They’re being forced to yield inch by inch. First, Barclays’ chairman Agius said he had no intention of resigning; 24 hours later he’d gone. Then the shameless and disgraced chief executive Diamond announced that he was the best person to oversee a change in culture at the bank, having told us a few months ago that Barclays laid great store by being a ‘good citizen’ whilst, as we now know, presiding over the excesses of Barcap, the LIBOR rate-fixing scandal and the latest mis-selling scam. Another 24 hours, he was forced to talk the plank. Then the government, desperate to avoid a Leveson-style investigation of the successive scandals of the banks from whom the Tories get half their income (with all the under-cover deals that go with that), proposed an MP inquiry into the banks! One has to ask, are they serious? The mud-slinging, party-baiting gladiatorial exhibition in the Commons yesterday should put paid to that. So what should be done?
The only argument the government came up with yesterday to justify their idea of an MPs tribunal was that it would be quick. It would report by the end of the year, quickly enough to write amendments into the promised Bank bill next spring which is primarily aimed at implementing the (watered down) Vickers recommendations. The decisive argument against this is that it would on that timescale be a relatively shallow inquiry concentrating heavily on the malfeasance around LIBOR and not embracing the far wider and more significant issues around not just the underlying culture but also the fundamental structure and role of the banking industry, all of which are heavily flawed. To make an obvious point, there still has been no systematic inquiry into how and why the banks brought about the biggest financial crash for a century and nearly derailed the entire global economy.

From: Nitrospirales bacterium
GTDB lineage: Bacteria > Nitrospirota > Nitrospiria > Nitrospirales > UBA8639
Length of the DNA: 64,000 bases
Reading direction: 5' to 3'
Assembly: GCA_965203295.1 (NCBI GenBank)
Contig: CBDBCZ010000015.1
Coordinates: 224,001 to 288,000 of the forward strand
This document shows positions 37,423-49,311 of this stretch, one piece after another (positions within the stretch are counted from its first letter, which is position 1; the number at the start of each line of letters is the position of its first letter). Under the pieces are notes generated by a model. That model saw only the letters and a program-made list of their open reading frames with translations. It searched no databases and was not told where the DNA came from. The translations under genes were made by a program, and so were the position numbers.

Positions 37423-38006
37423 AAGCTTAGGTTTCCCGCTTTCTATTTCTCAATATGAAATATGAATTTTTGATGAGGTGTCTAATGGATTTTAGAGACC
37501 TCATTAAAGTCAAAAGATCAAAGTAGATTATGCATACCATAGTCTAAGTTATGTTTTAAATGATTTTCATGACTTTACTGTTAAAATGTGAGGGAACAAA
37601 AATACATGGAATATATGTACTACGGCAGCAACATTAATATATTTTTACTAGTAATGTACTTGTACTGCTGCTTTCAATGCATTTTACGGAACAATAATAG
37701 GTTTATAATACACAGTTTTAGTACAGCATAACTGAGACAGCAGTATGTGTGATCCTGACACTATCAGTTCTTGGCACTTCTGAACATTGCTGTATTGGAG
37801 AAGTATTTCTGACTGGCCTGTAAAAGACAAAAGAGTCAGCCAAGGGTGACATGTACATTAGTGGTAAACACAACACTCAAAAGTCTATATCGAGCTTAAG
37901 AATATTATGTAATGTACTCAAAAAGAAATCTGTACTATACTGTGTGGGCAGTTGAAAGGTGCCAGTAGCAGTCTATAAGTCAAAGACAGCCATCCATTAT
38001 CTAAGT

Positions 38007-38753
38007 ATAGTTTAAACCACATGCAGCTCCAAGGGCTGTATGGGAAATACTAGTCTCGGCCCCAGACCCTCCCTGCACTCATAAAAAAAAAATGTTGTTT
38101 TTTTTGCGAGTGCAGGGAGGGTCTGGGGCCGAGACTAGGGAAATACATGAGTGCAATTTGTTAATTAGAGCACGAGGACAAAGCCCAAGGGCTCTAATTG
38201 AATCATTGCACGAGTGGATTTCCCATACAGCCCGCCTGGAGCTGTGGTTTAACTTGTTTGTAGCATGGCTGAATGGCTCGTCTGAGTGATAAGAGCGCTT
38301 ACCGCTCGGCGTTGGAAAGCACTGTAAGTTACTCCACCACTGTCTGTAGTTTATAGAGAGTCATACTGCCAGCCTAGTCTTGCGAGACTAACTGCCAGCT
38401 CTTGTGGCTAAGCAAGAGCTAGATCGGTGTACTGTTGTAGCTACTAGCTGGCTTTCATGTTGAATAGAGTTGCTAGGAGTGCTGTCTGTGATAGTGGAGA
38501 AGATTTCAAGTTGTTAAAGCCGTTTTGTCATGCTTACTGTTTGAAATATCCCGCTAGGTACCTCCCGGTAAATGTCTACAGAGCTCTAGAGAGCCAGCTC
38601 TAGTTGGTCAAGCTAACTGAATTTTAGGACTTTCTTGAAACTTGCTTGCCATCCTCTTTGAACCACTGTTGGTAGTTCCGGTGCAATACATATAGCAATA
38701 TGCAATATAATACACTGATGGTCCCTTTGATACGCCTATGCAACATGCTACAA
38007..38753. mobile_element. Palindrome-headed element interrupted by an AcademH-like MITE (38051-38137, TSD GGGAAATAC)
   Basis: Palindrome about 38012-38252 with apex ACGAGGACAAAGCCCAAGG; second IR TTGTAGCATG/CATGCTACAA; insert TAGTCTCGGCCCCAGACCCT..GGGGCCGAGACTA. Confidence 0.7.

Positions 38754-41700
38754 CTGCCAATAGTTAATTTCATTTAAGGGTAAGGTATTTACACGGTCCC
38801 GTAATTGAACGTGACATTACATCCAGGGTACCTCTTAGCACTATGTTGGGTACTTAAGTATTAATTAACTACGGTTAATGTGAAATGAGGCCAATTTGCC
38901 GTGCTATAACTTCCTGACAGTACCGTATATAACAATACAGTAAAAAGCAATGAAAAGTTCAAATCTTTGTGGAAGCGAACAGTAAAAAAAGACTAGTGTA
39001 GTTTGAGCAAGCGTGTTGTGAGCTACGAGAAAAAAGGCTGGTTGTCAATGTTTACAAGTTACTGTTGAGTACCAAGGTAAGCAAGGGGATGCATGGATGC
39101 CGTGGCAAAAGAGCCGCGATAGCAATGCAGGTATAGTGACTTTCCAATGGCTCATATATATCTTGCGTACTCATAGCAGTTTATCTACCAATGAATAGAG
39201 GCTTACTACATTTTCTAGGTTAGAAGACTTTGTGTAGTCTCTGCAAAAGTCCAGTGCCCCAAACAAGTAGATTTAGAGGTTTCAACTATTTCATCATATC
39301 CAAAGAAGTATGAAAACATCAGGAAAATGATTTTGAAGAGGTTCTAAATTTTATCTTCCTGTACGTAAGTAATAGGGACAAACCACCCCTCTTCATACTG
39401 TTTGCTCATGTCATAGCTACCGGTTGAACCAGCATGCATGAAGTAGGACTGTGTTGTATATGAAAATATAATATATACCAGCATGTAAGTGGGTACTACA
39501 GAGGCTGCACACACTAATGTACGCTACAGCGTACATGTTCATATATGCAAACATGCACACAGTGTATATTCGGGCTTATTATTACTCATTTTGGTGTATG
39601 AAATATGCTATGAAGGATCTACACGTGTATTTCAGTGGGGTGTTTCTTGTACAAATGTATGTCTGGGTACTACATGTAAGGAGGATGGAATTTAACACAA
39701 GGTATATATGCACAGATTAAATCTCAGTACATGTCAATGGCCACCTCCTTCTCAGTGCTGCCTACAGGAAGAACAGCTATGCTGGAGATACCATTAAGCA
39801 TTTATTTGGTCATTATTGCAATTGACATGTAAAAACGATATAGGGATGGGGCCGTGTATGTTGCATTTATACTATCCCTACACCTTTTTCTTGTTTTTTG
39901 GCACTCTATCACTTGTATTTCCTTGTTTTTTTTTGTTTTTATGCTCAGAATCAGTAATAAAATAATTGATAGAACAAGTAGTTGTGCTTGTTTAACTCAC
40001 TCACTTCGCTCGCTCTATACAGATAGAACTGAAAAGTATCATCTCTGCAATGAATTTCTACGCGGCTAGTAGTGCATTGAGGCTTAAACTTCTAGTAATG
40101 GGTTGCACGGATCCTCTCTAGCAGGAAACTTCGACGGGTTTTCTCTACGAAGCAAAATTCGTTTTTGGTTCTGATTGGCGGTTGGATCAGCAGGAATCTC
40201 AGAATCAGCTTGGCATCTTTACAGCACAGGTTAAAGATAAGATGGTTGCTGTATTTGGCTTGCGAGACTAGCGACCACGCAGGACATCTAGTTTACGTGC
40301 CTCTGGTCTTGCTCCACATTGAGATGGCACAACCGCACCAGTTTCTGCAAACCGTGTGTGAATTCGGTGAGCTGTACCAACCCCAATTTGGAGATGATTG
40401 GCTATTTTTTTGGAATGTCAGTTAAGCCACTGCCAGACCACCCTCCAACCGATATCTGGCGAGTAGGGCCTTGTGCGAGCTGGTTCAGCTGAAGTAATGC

Whilst sticking with what is really needed, a thorough judge-led inquiry, it is still possible however to reconcile that with the need for speedy reform. The LIBOR scandal was allowed to happen because the process was superintended by the British Banking Association (BBA), rather like inviting the food and drinks industry to take responsibility for combatting obesity. There’s nothing to stop the government, this autumn if not before, shifting oversight of the interest rate market from the incestuous grip of the BBA to the FSA or Bank of England, with power to bring criminal charges on evidence of maerket abuse. That would then leave the far bigger issues of breaking up the Big Five banks and regaining public control of the money supply to a proper longer-term inquiry.